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Last Wednesday, May 29th,  was my 37th birthday and the blog’s second and we celebrated both with nugaton.

Nugaton is, for those who know me from my days in Argentina, my most iconic dessert. This is the one dessert that was never missing in our birthdays and the only cake my brother still wants for his. Nugaton is the dessert I am always asked to prepare when I’m  invited to a party back home, and the one that my friends most looked forward to eating whenever I  entertained.

It is not, however, a family recipe. Truth be told, the original recipe appeared in a box of Quaker Oats in Argentina, in the ’70s. It quickly popularized because it was ideal for making in a whim, and kids loved it. The original recipe, however, has been modified countless times, as it normally happens in family kitchens, where ingredients and proportions are altered depending on what the person cooking has on hand, or to each family’s taste.


The beauty of Nugaton is not only that it is very simple to make, doesn’t require an oven and can be shaped in any way one wants, but also that the ingredients are few and, generally speaking, easy to find. Because of this, I have been able to make it pretty much everywhere I have lived.  Those who know me  from Córdoba, New York, Québec, Fuerteventura, Belgrade, Daoukro and Abidjan have all had a taste of this childhood classic and have all loved it.

Now it’s your turn  to do it and to let me know how you like it!


The most important part of making nugaton is to get the chocolate oat paste right. For many years, I was unable to get consistent results because, ahem, I had never measured the ingredients (you can see the original page of my recipe notebook HERE and laugh at the lack of precision). I knew how nugaton was supposed to turn out and I just kept adding this and that, and maybe a little more of that other thing  until I reached the desired result. This was fine for me, but it made it impossible to share the recipe with anyone else, as you can imagine!


This time, because I was going to share the recipe with you, I wanted it to be precised, so I measured everything and I am confident that you will be able to enjoy a delicious home made nugaton, that will look and taste the same as mine does- or even better!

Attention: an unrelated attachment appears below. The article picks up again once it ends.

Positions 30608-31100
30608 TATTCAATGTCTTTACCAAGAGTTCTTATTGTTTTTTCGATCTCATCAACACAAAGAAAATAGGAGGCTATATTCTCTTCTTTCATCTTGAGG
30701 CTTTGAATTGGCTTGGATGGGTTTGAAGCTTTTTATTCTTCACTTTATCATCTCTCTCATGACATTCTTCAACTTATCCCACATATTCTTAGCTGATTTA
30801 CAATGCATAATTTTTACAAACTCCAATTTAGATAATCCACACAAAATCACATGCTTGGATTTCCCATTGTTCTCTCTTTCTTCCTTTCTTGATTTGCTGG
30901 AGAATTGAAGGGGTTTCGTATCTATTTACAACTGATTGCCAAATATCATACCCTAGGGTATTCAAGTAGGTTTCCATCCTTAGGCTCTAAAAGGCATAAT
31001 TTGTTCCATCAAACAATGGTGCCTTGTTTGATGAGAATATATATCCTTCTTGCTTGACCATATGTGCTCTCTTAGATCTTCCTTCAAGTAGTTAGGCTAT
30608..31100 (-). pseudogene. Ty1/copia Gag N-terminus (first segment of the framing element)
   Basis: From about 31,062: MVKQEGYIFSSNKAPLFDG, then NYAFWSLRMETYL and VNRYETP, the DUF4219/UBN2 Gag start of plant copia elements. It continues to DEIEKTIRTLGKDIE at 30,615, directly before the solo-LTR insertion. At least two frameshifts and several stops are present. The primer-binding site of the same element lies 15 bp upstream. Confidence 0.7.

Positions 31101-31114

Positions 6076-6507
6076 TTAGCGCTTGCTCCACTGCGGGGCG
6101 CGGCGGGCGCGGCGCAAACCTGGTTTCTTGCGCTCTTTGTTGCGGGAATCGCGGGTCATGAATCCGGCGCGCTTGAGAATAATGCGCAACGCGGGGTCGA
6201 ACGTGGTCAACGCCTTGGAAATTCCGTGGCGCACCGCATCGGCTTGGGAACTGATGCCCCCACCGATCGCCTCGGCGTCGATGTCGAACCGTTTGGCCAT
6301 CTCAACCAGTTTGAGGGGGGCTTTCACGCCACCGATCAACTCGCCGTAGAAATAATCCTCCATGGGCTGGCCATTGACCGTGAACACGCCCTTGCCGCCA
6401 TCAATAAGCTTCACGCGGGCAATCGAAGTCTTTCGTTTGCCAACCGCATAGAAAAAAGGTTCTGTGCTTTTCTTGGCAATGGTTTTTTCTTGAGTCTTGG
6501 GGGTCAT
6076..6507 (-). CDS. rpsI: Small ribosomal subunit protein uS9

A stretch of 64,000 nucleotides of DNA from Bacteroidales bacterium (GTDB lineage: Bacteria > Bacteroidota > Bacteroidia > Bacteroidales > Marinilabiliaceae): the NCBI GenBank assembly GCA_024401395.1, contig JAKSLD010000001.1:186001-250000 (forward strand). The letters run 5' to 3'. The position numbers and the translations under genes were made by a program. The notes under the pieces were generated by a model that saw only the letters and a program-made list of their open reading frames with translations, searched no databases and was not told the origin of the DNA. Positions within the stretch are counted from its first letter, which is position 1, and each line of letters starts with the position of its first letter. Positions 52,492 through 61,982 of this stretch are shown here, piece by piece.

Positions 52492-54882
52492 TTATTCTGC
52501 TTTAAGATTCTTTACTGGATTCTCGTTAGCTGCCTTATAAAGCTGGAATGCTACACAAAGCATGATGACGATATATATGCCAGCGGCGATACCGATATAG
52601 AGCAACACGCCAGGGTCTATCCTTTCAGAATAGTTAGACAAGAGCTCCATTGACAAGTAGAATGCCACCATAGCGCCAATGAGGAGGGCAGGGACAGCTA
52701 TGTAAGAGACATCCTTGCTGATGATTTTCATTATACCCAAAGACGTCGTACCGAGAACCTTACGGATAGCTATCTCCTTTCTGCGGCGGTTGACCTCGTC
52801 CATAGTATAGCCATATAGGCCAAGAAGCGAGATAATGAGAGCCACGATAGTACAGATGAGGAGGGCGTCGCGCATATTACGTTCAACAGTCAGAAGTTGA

Now, just one important recommendation before I leave you with the recipe: try to use ingredients that are the best quality possible. When a recipe uses very few ingredients, as in this case, each of them affects the final taste, so the better the quality, the better the results. And even though I don’t normally make specific brand recommendations, in this case I will because, in my experience, it makes a difference. So there it goes: use Quaker oats when making it. Trust me on this one!


You will notice that, in this recipe, I use 70% chocolate and may wonder if it can be made with cocoa, and the answer is yes, it can. In fact, my mum makes it cocoa most of the time, and I will give you the quantities for it too. You can also use half chocolate and half cocoa. And even though the original recipe uses butter, if you, like me, cannot eat dairy, it can be replaced by dairy-free margarine. The same goes for milk: the original recipe calls for cow’s milk, but I normally replace by oat, almond or hazelnut ones that go really great with this dessert.



Here is the recipe:


Ingredients: 300 grs butter or dairy-free margarine , 350 grs dark chocolate (70%) or 100 grs dark chocolate + 3/4 cup cocoa, 1 teaspoon vanilla extract, 350 grs sugar, 500 grs oats, 200 ml milk (I use oat, almond or hazelnut milk),  two packs of cream crackers.


1) Melt butter/margarine and chocolate together in a saucepan

2) Put the oats and sugar in a big saucepan and mix well.

3) Pour the margarine/chocolate sauce over the oats and mix well. At this time, you will notice that it feels like the sauce is not enough to coat  the oats. Don’t worry, keep mixing.

4) Bring the mixture to slow heat and continue stirring all the time. Add milk in small doses, mixing very well after each addition. After a few minutes, you will notice that the oats start to cook,and the paste becomes easier to work with. When this happens, mix one more time, remove from the heat and continue stirring for a couple of minutes.

5) Put a little bit of paste at the base of the plate where you will present your nugaton, so that the crackers stay in place. Add one layer of crackers and then put a couple of tablespoons of nugaton paste on top. Spread the paste well all over the top, using a spatula.

6) Continue layering crackers and paste until you have approximately 6 tablespoons of paste left. When this happens, put the last layer of crackers and then pour all the remaining paste on top. Working with a spatula, spread and smooth the paste all along the top and sides of the cake, as you would with any frosting. Decorate as desired and put it in the refrigerator until one hour before serving.


What is your most iconic dessert, the one that people always ask you to do over and over again?

Please, share with me in the comments below!



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